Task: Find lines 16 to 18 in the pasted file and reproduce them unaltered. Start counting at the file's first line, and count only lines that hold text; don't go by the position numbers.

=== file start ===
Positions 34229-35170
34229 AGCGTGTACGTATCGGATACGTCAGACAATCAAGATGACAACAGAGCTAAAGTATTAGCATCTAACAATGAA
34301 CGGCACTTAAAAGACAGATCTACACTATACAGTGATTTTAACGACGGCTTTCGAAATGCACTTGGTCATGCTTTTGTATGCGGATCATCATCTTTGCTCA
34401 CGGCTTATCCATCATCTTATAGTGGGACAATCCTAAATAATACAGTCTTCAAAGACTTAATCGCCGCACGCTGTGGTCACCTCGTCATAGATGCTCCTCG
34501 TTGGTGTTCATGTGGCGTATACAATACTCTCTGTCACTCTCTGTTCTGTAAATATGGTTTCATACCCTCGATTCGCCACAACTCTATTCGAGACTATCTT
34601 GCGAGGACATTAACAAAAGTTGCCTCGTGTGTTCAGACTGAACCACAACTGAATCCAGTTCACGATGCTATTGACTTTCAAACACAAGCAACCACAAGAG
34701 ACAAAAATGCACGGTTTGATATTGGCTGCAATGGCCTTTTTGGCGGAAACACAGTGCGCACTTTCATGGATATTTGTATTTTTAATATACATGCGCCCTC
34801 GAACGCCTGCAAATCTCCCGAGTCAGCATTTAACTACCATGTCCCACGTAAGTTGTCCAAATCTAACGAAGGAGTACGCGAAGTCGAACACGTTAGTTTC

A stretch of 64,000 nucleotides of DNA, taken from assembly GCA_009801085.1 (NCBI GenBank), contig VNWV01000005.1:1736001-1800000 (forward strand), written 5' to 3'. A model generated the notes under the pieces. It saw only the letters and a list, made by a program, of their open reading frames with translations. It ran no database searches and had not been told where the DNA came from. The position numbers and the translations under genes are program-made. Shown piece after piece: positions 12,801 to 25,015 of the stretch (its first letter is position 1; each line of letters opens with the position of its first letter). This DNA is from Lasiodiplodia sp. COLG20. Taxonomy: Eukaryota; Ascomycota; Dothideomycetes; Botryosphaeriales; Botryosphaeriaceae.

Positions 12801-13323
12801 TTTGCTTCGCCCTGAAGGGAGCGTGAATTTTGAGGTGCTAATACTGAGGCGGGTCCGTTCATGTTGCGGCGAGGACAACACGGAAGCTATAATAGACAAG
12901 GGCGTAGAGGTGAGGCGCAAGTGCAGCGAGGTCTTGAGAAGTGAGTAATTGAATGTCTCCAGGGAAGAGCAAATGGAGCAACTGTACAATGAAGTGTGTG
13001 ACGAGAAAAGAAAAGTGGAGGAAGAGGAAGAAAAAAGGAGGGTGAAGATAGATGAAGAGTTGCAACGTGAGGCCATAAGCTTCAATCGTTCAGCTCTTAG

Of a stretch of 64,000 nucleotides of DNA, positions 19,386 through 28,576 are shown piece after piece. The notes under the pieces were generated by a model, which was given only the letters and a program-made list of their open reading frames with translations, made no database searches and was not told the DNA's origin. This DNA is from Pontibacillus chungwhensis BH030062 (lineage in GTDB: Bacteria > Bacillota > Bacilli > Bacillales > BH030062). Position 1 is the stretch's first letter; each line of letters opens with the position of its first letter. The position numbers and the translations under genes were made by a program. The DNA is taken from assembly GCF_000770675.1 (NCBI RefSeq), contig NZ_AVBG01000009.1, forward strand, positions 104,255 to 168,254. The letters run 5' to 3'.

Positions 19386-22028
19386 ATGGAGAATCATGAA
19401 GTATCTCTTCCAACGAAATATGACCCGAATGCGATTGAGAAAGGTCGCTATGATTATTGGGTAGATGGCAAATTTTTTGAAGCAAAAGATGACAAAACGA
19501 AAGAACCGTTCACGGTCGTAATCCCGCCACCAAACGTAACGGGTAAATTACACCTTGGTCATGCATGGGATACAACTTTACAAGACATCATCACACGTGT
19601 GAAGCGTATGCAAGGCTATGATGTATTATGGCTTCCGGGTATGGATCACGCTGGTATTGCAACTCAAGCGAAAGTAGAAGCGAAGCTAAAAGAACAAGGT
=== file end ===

19386 ATGGAGAATCATGAA
19401 GTATCTCTTCCAACGAAATATGACCCGAATGCGATTGAGAAAGGTCGCTATGATTATTGGGTAGATGGCAAATTTTTTGAAGCAAAAGATGACAAAACGA
19501 AAGAACCGTTCACGGTCGTAATCCCGCCACCAAACGTAACGGGTAAATTACACCTTGGTCATGCATGGGATACAACTTTACAAGACATCATCACACGTGT